Andy Phillip

From Wikipedia, the free encyclopedia
Jump to: navigation, search
Andy Phillip
Personal information
Born (1922-03-27)March 27, 1922
Granite City, Illinois
Died April 29, 2001(2001-04-29) (aged 79)
Rancho Mirage, California
Nationality American
Listed height 6 ft 2 in (1.88 m)
Listed weight 195 lb (88 kg)
Career information
High school Granite City (Granite City, Illinois)
College Illinois (1941–1943, 1946–1947)
NBA draft 1947 / Round: -- / Pick: --
Selected by the Chicago Stags
Pro career 1947–1958
Position Guard / Forward
Number 19, 7, 4, 14, 17
Career history
As player:
19471950 Chicago Stags
19501952 Philadelphia Warriors
1952–1956 Fort Wayne Pistons
19561958 Boston Celtics
As coach:
1958 St. Louis Hawks
Career highlights and awards
Career statistics
Points 6,384 (9.1 ppg)
Rebound 2,395 (4.4 rpg)
Assists 3,759 (5.4 apg)
Stats at Basketball-Reference.com
Basketball Hall of Fame as player
College Basketball Hall of Fame
Inducted in 2006

Andrew Michael "Handy Andy"[1] Phillip (March 7, 1922 – April 29, 2001) was an American guard/forward who had an 11 year career professional basketball career from 1948 to 1958. Born in Granite City, Illinois, Andy Phillip played for the Chicago Stags of the Basketball Association of America and the Philadelphia Warriors, Fort Wayne Pistons and Boston Celtics, all of the National Basketball Association.

Phillip led his high school, Granite City, to the Illinois state championship in 1940. He attended the University of Illinois at Urbana-Champaign where he earned renown for his talents and for the Fighting Illini's success during war-interrupted, non-consecutive seasons, 1941–1943 and 1946–1947, .[2] He was a member of Delta Tau Delta fraternity. Phillip served as a First Lieutenant in the United States Marine Corps in World War II at Iwo Jima.[3] [4]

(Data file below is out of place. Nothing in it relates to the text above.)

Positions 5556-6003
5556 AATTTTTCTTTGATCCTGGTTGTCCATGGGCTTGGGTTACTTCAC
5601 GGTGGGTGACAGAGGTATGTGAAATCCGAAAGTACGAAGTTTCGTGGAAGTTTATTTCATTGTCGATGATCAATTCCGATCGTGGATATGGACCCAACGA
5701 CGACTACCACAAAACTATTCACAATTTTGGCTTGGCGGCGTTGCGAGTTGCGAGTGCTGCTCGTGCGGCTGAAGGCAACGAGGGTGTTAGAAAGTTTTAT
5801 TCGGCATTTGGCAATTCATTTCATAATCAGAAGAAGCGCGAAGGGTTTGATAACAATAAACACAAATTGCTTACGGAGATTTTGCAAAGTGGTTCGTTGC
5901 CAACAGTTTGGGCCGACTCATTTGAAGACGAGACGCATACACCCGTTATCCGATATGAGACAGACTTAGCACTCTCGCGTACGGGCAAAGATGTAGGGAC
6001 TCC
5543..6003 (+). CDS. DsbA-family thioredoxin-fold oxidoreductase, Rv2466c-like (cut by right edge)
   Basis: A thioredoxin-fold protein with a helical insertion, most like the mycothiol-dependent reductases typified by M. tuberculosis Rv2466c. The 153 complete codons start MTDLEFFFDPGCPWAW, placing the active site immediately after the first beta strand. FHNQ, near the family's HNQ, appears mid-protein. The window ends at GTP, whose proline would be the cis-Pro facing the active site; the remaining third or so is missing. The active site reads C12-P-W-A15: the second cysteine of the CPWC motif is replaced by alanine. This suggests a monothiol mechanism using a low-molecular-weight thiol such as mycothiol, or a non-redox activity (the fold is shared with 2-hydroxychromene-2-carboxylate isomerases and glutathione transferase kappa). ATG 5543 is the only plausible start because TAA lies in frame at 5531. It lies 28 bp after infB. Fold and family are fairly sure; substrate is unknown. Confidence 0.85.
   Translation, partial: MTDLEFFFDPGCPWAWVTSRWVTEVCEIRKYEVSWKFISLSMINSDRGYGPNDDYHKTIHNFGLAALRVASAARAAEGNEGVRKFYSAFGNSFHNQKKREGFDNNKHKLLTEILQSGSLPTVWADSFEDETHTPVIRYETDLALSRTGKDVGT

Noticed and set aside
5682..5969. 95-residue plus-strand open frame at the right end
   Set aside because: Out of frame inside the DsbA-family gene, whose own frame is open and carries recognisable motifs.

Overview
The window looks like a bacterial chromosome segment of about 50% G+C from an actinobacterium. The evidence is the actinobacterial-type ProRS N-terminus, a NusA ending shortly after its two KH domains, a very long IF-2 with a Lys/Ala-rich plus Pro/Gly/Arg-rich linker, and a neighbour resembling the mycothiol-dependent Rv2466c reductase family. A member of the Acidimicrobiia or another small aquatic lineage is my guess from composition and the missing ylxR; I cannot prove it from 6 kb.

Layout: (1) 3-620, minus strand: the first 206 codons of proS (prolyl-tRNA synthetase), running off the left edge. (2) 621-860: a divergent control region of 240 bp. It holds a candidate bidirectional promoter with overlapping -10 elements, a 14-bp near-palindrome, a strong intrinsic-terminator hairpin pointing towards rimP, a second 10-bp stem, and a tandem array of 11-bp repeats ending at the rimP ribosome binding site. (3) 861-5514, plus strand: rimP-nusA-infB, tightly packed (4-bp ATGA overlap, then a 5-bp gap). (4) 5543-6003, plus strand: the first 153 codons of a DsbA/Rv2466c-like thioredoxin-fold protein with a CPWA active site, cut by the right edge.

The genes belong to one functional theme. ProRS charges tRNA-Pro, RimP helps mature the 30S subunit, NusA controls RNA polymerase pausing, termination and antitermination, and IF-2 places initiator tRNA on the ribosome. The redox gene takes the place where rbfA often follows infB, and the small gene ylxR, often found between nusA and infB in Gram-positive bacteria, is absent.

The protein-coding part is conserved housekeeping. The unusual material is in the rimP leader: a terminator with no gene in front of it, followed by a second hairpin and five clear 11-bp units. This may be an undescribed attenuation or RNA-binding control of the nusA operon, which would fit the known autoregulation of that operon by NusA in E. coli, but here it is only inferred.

Phillip played in the first five NBA All-Star Games, and was twice named to the All-NBA Second Team. He was the first player to record 500 assists in a season, and led the NBA in assists during the 1950-51 and 1950-52 seasons. Phillip's teams made it to the NBA Finals during his final four seasons — twice with Fort Wayne and twice with Boston. The 1957 Boston team won the NBA Championship.

Phillip was alleged by one of his Fort Wayne Pistons teammates, George Yardley, to have conspired with gamblers to throw the 1955 NBA Finals to the Syracuse Nationals.[5] In the decisive seventh game, Phillip turned the ball over with three seconds remaining in the game, enabling Syracuse to win by one point, 92-91.[6]

He coached the St. Louis Hawks for 10 games in 1958, posting a 6-4 record.

Phillip later coached the Chicago Majors of the American Basketball League.[7]

Phillip was elected to the Naismith Memorial Basketball Hall of Fame in 1961.

He was elected to the Illini Men's Basketball All-Century Team in January 2005. In 2007, Phillip was voted one of the "100 Legends of the IHSA Boys Basketball Tournament," recognizing his superior performance in his appearance in the tournament.[8]

Phillip died at his home in Rancho Mirage, California on April 29, 2001. He was 79 years old.

Sports writer Dan Manoyan writes about Phillip and his Granite City High School basketball teammates in Men of Granite. Hollywood Producer Valerie McCaffrey is planning a film based on this non-fiction work; she plans to begin filming in Spring 2012 with Granite City, Illinois as the chosen filming location.[9]

Notes and sources[edit]

  1. ^ "Sport: Whiz Kids". Time. March 15, 1943. 
  2. ^ [1]
  3. ^ "Sport: Whiz Kids, Grown Up". Time. December 23, 1946. 
  4. ^ Lamothe, Dan (2009-04-29). "Corps to induct 4 into Sports Hall of Fame". Marine Corps Times. Retrieved 2009-05-07. 
  5. ^ The Wizard of Odds: How Jack Molinas Almost Destroyed the Game of Basketball. By Charley Rosen. p. 154. 2001 Seven Stories Press. ISBN 1-58322-268-5
  6. ^ "City Hails Nats' World Title Triumph," Syracuse Herald Journal, April 11, 1955, pp. 1, 45.
  7. ^ Association for Professional Basketball Research American Basketball League page
  8. ^ IHSA 100 Legends of Boys Basketball
  9. ^ http://www.ksdk.com/news/article/400982/3/Granite-City-getting-Hollywood-treatment

External links[edit]